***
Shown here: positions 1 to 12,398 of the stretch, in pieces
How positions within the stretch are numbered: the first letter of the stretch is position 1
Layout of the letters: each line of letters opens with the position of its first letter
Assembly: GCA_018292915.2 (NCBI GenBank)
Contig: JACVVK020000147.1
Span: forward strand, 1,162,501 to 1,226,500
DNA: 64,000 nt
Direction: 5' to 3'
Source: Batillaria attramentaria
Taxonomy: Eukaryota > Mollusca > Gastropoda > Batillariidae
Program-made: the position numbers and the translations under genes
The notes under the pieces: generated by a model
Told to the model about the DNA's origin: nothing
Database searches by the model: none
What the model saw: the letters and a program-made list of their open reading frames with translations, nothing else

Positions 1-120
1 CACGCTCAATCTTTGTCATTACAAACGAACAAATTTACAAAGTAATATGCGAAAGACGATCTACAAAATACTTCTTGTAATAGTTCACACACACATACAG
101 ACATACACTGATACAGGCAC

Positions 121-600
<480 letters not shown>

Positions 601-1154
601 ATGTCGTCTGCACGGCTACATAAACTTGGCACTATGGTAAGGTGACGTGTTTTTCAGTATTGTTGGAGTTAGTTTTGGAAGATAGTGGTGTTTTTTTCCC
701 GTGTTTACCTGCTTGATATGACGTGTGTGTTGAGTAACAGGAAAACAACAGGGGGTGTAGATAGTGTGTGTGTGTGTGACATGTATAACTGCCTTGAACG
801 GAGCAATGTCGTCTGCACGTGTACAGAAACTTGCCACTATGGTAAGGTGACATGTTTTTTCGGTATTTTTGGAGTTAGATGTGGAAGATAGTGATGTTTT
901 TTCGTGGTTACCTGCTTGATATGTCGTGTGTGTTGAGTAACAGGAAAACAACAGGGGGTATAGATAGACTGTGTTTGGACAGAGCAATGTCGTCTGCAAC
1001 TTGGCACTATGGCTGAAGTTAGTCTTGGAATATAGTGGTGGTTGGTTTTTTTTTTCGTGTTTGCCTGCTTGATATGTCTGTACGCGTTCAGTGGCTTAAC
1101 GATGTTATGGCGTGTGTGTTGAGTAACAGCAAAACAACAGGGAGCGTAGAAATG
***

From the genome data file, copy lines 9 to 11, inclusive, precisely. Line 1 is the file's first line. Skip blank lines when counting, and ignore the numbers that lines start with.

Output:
Source: Batillaria attramentaria
Taxonomy: Eukaryota > Mollusca > Gastropoda > Batillariidae
Program-made: the position numbers and the translations under genes